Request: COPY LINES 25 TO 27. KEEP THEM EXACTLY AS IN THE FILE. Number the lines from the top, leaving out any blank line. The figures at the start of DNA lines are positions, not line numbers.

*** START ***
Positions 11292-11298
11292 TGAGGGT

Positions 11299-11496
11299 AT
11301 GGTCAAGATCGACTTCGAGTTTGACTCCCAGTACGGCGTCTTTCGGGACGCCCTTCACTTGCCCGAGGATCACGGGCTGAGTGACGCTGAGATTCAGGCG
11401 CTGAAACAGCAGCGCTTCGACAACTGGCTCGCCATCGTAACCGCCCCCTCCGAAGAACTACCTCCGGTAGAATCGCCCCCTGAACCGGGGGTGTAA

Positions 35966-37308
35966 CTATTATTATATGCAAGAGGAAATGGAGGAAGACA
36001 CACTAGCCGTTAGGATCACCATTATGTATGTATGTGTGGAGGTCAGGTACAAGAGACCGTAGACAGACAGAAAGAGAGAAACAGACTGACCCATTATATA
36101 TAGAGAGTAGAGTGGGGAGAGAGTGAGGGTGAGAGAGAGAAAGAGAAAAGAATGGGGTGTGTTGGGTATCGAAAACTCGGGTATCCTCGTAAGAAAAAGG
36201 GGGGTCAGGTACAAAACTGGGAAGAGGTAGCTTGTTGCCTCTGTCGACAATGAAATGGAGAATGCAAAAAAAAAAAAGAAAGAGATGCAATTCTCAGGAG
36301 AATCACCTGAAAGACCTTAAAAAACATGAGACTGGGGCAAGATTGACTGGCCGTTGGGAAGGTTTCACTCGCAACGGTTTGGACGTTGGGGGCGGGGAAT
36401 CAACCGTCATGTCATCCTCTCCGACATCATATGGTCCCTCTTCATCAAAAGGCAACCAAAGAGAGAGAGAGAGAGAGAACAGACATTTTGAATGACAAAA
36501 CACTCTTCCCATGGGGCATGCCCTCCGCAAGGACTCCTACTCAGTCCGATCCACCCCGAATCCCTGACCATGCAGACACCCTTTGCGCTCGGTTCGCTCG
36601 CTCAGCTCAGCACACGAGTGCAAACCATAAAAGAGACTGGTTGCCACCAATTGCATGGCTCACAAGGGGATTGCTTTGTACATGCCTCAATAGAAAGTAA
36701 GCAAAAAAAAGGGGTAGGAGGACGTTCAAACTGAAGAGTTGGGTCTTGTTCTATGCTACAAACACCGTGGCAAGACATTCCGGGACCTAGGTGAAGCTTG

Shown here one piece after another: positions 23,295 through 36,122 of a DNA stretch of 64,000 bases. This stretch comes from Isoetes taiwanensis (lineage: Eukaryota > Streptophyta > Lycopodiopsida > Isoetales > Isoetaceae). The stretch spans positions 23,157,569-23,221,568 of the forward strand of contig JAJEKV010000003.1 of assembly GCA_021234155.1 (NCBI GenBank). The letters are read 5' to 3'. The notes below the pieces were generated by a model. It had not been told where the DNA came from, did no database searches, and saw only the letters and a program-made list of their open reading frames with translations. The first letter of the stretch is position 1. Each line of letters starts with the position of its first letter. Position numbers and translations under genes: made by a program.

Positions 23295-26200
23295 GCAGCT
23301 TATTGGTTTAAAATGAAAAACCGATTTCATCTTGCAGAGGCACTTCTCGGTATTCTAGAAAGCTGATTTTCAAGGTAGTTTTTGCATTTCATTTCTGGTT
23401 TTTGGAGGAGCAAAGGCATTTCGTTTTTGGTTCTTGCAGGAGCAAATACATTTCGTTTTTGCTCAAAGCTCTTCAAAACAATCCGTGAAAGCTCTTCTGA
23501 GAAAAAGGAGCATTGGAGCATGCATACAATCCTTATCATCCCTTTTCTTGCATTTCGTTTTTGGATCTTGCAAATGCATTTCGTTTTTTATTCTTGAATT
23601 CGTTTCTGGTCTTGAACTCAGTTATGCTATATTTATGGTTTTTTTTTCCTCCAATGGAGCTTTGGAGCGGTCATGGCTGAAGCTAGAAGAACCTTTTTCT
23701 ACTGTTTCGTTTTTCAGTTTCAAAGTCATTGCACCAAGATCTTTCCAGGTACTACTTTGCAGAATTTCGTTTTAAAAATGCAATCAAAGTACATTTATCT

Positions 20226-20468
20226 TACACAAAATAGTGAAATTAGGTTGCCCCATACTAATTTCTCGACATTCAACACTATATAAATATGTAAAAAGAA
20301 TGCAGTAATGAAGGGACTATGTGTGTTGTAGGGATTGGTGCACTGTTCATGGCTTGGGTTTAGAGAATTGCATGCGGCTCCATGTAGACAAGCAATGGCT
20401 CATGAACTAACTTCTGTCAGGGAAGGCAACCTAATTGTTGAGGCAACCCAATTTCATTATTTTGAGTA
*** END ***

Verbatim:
Positions 20226-20468
20226 TACACAAAATAGTGAAATTAGGTTGCCCCATACTAATTTCTCGACATTCAACACTATATAAATATGTAAAAAGAA
20301 TGCAGTAATGAAGGGACTATGTGTGTTGTAGGGATTGGTGCACTGTTCATGGCTTGGGTTTAGAGAATTGCATGCGGCTCCATGTAGACAAGCAATGGCT